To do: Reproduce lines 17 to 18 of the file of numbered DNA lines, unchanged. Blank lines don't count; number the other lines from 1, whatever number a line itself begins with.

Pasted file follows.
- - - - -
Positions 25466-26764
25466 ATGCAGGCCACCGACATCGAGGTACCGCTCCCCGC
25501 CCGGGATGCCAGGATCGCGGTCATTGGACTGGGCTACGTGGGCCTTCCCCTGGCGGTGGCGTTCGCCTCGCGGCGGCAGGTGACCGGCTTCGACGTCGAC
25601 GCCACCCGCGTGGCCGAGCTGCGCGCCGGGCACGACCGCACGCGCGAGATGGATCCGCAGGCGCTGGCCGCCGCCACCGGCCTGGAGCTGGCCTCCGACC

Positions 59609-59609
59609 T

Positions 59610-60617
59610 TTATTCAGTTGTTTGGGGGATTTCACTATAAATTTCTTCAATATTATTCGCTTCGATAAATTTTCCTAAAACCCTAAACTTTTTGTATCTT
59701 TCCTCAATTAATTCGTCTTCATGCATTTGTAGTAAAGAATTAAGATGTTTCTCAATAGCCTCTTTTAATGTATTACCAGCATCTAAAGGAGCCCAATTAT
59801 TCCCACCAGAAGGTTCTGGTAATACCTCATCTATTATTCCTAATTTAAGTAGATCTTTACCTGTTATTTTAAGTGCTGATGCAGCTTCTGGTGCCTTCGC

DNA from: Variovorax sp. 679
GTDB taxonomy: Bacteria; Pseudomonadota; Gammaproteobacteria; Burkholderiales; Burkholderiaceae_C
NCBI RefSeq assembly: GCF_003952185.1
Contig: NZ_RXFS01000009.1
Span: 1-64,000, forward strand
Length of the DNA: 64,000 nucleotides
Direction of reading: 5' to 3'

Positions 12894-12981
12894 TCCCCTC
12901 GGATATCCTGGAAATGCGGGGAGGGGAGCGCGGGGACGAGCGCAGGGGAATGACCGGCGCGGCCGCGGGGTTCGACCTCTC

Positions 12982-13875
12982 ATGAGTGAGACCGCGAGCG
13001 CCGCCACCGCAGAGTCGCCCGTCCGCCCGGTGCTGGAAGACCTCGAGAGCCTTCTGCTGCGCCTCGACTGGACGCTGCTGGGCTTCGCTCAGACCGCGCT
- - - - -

Direction of reading: 5' to 3'

Positions 12894-12981